Photosynthesis capacity forest needles Research Experience Undergraduates

Secret lives of evergreen needles

Benjamin Russell pointed out different years of growth on a white spruce tree, using bud scars found on the back of the branch to segment off different growing seasons’ needles. “This is the new growth, the growth from this season. And see how abnormally large this is compared to the rest of the tree? That […]

Extreme heat in the North Pacific: The Blob

Water is strangely warm in parts of the North Pacific: in the Gulf of Alaska, off Southern California, and stretching across the Bering Sea. A NOAA Northwest Fisheries Science Center press release reported: Not since records began has the region of the North Pacific Ocean been so warm for so long. That references over a […]

Leftover Lunch for Microbes

A needle on lab equipment wavers as the machine tracks precise changes in carbon dioxide concentrations in a sample. Water flows through tubes. In every droplet of water there might be a million microbes swimming, feeding. It’s a zoo in there. University of Michigan researchers Dr. Collin Ward, postdoctoral fellow in the Department of Earth […]

atmosphere earth interactions

Precautions amidst uncertainty

“The question is not ‘do we know everything?’ it is ‘do we know enough?’ or ‘how can we best make a decision using what we do know?’ ~ Sense About Science publication: ‘Making Sense of Uncertainty’ In cities where heat waves are already becoming more frequent or more intense, the installation of heat watch warning […]

ITEX tram operation

Imaging the future of Arctic plant life

If you know where to look in the Arctic, you’ll find strange hexagons dotting the tundra beneath the enduring summer sun. Strange, scattered honeycomb chambers. The open-top hexagonal units shelter 1 or 2 square meters’ worth of tundra plants, passively raising the temperature within their fiberglass walls by 1-3°Celcius.

smoke layer temperature inversion

Atmospheric layers driving accelerated far North warming

Laura Nielsen for Frontier Scientists – Recent research published in Nature Geoscience states that the largest contributors to warming in the Arctic are the region’s distinct surface temperatures coupled with the Arctic atmosphere’s prevailing vertical temperature structure. The research suggests that diminished snow and melting ice cover, previously thought to have the largest impact on […]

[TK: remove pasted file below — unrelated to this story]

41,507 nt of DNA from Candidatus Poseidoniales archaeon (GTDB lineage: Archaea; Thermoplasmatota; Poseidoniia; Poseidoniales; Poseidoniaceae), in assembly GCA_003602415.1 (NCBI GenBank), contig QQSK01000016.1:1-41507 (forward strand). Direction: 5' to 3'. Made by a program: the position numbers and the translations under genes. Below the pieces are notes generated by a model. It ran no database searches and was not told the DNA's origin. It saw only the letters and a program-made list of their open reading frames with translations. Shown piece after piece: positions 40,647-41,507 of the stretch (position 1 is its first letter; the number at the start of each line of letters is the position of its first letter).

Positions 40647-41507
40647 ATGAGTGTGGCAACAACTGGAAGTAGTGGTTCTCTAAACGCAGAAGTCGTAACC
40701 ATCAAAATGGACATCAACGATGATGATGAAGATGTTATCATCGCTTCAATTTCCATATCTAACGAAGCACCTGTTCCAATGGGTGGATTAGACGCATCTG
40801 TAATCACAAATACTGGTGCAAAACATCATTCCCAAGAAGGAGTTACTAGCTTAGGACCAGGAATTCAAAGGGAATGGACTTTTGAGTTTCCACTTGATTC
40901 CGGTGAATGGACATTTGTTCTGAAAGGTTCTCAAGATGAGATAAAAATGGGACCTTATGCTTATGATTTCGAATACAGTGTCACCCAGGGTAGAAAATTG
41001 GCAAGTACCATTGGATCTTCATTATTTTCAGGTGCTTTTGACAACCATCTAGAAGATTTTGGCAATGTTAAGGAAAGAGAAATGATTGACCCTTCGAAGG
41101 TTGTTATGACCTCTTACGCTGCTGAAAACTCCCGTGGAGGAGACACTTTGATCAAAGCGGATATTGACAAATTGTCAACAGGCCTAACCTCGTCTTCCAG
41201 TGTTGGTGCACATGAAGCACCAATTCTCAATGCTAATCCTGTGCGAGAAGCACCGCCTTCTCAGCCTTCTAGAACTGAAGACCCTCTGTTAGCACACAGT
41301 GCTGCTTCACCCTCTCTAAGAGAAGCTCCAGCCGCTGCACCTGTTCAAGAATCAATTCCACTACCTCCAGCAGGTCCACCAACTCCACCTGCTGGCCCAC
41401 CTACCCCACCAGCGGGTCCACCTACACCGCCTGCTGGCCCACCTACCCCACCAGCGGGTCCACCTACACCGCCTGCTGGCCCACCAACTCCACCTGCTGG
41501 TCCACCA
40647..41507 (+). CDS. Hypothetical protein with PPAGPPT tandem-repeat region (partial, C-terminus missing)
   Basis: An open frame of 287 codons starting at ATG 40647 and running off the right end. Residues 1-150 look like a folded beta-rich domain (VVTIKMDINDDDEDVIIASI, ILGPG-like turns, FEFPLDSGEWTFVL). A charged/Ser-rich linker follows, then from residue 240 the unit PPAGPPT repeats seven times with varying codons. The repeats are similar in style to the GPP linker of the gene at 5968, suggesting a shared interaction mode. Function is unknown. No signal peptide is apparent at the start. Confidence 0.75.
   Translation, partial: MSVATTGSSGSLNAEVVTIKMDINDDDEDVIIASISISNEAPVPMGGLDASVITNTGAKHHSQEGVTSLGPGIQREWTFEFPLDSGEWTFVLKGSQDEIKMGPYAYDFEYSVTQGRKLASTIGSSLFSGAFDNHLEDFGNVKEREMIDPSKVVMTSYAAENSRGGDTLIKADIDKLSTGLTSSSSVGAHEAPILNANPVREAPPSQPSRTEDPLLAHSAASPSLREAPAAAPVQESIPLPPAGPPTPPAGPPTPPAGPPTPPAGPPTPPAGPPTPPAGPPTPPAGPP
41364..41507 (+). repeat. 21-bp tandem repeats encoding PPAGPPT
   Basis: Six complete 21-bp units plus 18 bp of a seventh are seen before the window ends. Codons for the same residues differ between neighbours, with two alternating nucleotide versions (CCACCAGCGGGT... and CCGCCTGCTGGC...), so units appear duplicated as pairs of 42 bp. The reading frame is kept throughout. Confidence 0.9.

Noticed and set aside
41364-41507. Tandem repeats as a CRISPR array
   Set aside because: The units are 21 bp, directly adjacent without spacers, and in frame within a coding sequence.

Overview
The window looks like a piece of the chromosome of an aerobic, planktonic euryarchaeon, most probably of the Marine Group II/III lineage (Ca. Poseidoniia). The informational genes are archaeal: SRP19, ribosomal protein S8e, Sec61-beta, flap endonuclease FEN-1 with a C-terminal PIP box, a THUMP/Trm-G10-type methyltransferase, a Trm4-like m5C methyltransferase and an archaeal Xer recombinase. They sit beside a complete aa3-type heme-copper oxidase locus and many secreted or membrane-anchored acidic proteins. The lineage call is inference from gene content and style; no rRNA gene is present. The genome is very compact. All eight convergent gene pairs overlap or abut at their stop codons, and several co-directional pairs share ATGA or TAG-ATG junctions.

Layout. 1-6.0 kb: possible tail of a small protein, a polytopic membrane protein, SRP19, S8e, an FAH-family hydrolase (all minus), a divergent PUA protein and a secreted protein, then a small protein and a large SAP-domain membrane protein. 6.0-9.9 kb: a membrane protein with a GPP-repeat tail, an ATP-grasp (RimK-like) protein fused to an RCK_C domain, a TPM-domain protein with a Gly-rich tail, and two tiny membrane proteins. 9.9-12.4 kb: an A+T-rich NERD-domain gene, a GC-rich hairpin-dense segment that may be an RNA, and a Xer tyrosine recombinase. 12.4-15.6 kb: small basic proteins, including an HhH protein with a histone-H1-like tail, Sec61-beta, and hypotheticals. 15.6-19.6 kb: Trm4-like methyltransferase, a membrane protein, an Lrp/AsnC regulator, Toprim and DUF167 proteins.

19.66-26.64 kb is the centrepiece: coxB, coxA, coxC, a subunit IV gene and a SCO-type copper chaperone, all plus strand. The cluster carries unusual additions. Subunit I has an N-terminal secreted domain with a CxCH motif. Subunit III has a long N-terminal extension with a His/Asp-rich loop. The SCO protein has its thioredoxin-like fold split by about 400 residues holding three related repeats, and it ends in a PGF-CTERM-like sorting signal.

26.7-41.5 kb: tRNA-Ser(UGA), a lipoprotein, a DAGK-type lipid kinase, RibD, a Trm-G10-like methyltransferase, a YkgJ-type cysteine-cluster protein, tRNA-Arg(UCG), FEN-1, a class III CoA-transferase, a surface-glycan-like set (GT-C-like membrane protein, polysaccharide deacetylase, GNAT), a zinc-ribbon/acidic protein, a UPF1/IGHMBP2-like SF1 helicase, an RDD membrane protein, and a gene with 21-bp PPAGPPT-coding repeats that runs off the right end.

Alfredo Soto holds lemming

Humble lemmings are an Arctic keystone species

Laura Nielsen for Frontier Scientists – Arctic temperatures are warming at twice the rate of lower latitudes’, making the area one of the most rapidly changing regions on Earth. Arctic ecosystems are facing radical alteration. And, surprisingly, a tiny furry rodent may be a major player in those changes. Lemming populations have a powerful impact on […]

Fairbanks winter day temperature smoke pollution Alaska

Alaska bucks the global temperature trend

Ned Rozell for UAFGI – This just in: 2012 was the coldest year of the new century in Fairbanks, and the second coldest here in the last 40 years. Fairbanks isn’t the only chilly place in Alaska. Average temperatures at 19 of 20 long-term National Weather Service stations displayed a cooling trend from 2000 to […]

Modeling Arctic Waters from the Bering Sea through the Bering Strait to the Arctic Ocean

Liz O’Connell for Frontier Scientists – Fairbanks, Alaska, September 4, 2012 – Three videos introduce the oceanographic modeling work from the University of Alaska Fairbanks (UAF). The video Modeling Ice in the Arctic, shows a regional ice model coupled with a global climate model.  “The ice is not as stiff as it used to be,” said Kate […]

Sunken Treasure under Lake El’gygytgyn

Deep under a frozen lake in Siberia, Russia, lies a researcher’s gold: an astounding record of past climates preserved in untouched layers of lake bed sediment. In 2009 an international team of scientists headed to Lake El’gygytgyn (pronounced El’geegitgin). They perched specialized drilling equipment atop the icy lake surface and drilled down. At the bottom […]